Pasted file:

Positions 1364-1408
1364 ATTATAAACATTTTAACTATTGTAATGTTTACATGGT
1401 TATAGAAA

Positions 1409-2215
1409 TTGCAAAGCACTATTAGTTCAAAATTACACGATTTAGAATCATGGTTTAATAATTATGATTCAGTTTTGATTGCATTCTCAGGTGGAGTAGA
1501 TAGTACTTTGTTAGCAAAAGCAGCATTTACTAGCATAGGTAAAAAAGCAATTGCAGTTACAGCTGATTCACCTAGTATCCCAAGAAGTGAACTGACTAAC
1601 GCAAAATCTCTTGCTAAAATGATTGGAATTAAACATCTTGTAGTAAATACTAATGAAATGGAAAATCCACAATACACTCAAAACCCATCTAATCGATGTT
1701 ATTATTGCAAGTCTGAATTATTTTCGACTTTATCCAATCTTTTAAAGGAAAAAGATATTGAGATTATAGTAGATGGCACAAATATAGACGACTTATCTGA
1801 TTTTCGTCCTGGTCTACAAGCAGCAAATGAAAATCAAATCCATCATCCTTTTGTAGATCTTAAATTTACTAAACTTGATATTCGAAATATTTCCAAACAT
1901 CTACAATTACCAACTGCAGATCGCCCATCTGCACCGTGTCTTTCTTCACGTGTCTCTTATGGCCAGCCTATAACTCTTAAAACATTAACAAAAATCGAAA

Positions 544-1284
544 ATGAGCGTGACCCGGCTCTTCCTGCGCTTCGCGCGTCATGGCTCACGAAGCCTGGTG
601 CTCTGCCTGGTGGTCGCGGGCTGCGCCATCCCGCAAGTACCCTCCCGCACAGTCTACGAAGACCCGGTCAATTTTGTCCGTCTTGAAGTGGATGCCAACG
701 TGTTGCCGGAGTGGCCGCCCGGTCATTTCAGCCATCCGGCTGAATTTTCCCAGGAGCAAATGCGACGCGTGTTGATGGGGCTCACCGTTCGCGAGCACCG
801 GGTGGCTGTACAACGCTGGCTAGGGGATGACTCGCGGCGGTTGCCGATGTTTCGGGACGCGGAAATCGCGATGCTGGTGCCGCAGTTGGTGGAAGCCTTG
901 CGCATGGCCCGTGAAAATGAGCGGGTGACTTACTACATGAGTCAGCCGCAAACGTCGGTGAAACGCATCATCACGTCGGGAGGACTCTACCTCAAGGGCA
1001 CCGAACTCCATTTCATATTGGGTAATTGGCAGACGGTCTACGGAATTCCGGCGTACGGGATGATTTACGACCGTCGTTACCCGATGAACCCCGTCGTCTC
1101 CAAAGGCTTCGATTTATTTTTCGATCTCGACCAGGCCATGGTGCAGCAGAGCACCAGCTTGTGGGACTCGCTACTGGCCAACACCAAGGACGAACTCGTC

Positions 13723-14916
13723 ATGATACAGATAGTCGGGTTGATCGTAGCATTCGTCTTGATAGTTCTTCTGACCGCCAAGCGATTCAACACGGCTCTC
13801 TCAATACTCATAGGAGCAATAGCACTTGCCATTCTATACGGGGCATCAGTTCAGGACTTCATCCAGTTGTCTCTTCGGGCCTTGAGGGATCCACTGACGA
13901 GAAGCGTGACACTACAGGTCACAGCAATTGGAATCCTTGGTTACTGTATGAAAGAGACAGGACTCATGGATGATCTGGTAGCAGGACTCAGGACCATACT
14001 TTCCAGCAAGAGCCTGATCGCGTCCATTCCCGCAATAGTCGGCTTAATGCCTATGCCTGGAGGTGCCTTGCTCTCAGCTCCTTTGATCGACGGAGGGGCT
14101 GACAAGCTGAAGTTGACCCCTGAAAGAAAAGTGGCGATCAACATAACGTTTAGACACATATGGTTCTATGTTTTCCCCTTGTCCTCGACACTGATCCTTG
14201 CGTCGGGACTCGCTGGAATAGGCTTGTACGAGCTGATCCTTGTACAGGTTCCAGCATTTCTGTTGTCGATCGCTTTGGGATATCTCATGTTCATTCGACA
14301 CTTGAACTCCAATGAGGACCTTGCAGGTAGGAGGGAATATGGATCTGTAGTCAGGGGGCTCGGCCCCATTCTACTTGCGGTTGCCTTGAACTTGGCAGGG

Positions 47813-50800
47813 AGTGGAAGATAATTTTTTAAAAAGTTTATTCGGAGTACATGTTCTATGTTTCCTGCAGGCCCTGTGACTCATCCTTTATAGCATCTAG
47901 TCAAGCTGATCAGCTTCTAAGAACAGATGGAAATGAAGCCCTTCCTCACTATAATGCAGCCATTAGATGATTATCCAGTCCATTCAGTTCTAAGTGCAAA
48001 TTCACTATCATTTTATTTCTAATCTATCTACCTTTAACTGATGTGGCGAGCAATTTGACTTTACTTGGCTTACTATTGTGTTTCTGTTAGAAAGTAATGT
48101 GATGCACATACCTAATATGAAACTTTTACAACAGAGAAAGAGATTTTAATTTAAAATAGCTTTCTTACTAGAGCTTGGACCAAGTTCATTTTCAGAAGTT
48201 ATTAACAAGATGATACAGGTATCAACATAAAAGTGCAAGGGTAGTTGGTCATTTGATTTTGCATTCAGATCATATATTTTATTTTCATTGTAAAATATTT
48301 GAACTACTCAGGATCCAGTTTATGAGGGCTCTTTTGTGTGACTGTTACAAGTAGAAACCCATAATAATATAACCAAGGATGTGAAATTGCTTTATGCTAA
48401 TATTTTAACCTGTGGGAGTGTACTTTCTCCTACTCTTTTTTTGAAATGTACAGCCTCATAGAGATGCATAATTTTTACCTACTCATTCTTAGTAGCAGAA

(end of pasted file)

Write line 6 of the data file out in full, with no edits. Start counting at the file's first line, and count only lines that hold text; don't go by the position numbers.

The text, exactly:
1501 TAGTACTTTGTTAGCAAAAGCAGCATTTACTAGCATAGGTAAAAAAGCAATTGCAGTTACAGCTGATTCACCTAGTATCCCAAGAAGTGAACTGACTAAC